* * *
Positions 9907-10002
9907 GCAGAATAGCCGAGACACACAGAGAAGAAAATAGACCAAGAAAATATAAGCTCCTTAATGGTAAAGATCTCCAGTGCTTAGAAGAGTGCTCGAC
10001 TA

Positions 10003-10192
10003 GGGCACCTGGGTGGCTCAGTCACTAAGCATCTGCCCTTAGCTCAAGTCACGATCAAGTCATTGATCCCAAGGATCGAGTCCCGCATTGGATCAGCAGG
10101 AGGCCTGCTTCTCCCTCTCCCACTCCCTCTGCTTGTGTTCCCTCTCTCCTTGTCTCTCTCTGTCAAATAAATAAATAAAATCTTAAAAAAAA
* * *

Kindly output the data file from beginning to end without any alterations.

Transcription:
Positions 9907-10002
9907 GCAGAATAGCCGAGACACACAGAGAAGAAAATAGACCAAGAAAATATAAGCTCCTTAATGGTAAAGATCTCCAGTGCTTAGAAGAGTGCTCGAC
10001 TA

Positions 10003-10192
10003 GGGCACCTGGGTGGCTCAGTCACTAAGCATCTGCCCTTAGCTCAAGTCACGATCAAGTCATTGATCCCAAGGATCGAGTCCCGCATTGGATCAGCAGG
10101 AGGCCTGCTTCTCCCTCTCCCACTCCCTCTGCTTGTGTTCCCTCTCTCCTTGTCTCTCTCTGTCAAATAAATAAATAAAATCTTAAAAAAAA